To be, or not to be--that is the question:
Whether 'tis nobler in the mind to suffer
The slings and arrows of outrageous fortune
Or to take arms against a sea of troubles
And by opposing end them.
Alas, my dear friend Paul Martello is currently wrestling with Hamlet's dilemma. I'm writing this now so he can hopefully read my thoughts on his life. A couple months ago he had a massive stroke which left him lying in his home in Greece for many hours before he was discovered and rushed to the hospital. As a result, he has been paralyzed on his right side and unable to speak since then. He was recently transferred to a hospice in Switzerland where strong laws permit him to refuse medical service and food allowing him to control his own fate and pass on with dignity in the presence and care of a loving family.
To die, to sleep--No more
--and by a sleep to say we end
The heartache, and the thousand natural shocks
That flesh is heir to. 'Tis a consummation
Devoutly to be wished.
A lot of us have tried to talk to him. He is a very strong-willed person unwilling to spend the next twenty or thirty years trapped in a malfunctioning body unable to have the quality of life to which he is accustomed. He is courageous, strong, tough, strong willed, stubborn, determined and never never wants anyone else to control him. That is the worst thing that anyone could ever try to do to Paul. Especially when, as a devout Christian he knows that "although we know that while we are at home in the body, we are away from the Lord. For we walk by faith, not by sight. We are confident, then, and would prefer to be away from the body and at home with the Lord." -- 2 Cor 5:6. He has a new version 2.0 body waiting for him just across the spiritual Jordan river.
To die, to sleep--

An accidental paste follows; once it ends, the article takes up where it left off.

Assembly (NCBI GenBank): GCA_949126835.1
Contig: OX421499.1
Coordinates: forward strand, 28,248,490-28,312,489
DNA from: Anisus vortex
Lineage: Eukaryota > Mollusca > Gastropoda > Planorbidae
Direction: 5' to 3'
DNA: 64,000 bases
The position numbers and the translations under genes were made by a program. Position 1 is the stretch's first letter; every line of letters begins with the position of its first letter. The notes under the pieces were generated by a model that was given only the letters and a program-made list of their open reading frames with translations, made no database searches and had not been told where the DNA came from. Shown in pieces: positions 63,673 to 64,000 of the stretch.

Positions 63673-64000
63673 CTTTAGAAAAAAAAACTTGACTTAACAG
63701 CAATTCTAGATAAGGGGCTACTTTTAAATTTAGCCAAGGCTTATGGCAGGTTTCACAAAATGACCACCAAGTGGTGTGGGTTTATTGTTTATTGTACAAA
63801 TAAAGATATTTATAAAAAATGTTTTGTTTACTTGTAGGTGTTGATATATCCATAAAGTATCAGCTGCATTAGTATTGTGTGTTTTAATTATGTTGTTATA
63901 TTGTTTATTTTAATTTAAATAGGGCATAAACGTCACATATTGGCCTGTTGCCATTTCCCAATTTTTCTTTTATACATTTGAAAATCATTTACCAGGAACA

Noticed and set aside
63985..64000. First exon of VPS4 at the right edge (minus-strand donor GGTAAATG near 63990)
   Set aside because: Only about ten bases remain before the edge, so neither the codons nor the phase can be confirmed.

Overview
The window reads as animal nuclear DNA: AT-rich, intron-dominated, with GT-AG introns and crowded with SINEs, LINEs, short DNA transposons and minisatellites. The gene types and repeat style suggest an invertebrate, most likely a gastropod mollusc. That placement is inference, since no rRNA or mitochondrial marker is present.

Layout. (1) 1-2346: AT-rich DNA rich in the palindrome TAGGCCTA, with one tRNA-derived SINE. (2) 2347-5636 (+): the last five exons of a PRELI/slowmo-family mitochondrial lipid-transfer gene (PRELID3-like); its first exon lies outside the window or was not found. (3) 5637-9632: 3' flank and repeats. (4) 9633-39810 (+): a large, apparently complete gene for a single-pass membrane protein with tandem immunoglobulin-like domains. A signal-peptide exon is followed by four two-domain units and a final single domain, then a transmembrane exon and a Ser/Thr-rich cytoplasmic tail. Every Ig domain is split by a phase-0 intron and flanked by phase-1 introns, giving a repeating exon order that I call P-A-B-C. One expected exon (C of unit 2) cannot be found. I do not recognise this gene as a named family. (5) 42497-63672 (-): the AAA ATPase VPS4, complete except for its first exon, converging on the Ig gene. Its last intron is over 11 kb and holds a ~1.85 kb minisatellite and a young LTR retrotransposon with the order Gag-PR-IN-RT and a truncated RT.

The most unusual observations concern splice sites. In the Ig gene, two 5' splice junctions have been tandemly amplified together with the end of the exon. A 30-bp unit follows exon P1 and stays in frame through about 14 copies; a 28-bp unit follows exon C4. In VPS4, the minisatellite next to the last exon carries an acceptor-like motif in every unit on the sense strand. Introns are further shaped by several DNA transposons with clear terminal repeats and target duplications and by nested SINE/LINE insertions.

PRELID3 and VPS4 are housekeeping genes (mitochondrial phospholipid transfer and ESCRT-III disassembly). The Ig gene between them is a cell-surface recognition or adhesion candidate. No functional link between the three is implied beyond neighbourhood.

To sleep--perchance to dream: ay, there's the rub,
For in that sleep of death what dreams may come
When we have shuffled off this mortal coil,
Must give us pause.
Paul is not worried at all about what dreams may come in that sleep of death. He knows, as St. Paul wrote in 2 Corinthians 5:1 "Now we know that if the earthly tent we live in is dismantled, we have a building from God, an eternal house in heaven, not built by human hands. For in this tent we groan, longing to be clothed with our heavenly dwelling, because when we are clothed, we will not be found naked. So while we are in this tent, we groan under our burdens, because we do not wish to be unclothed but clothed, so that our mortality may be swallowed up by life."
There's the respect
That makes calamity of so long life.
For who would bear the whips and scorns of time,
Th' oppressor's wrong, the proud man's contumely
The pangs of despised love, the law's delay,
The insolence of office, and the spurns
That patient merit of th' unworthy takes,
When he himself might his quietus make
With a bare bodkin?
So, Paul has chosen this metaphorical bodkin (dagger), refusing to eat and intends to exit on his own terms. He has no need to bear the fardels (burdens) of this life any longer.
Who would fardels bear,
To grunt and sweat under a weary life,
But that the dread of something after death,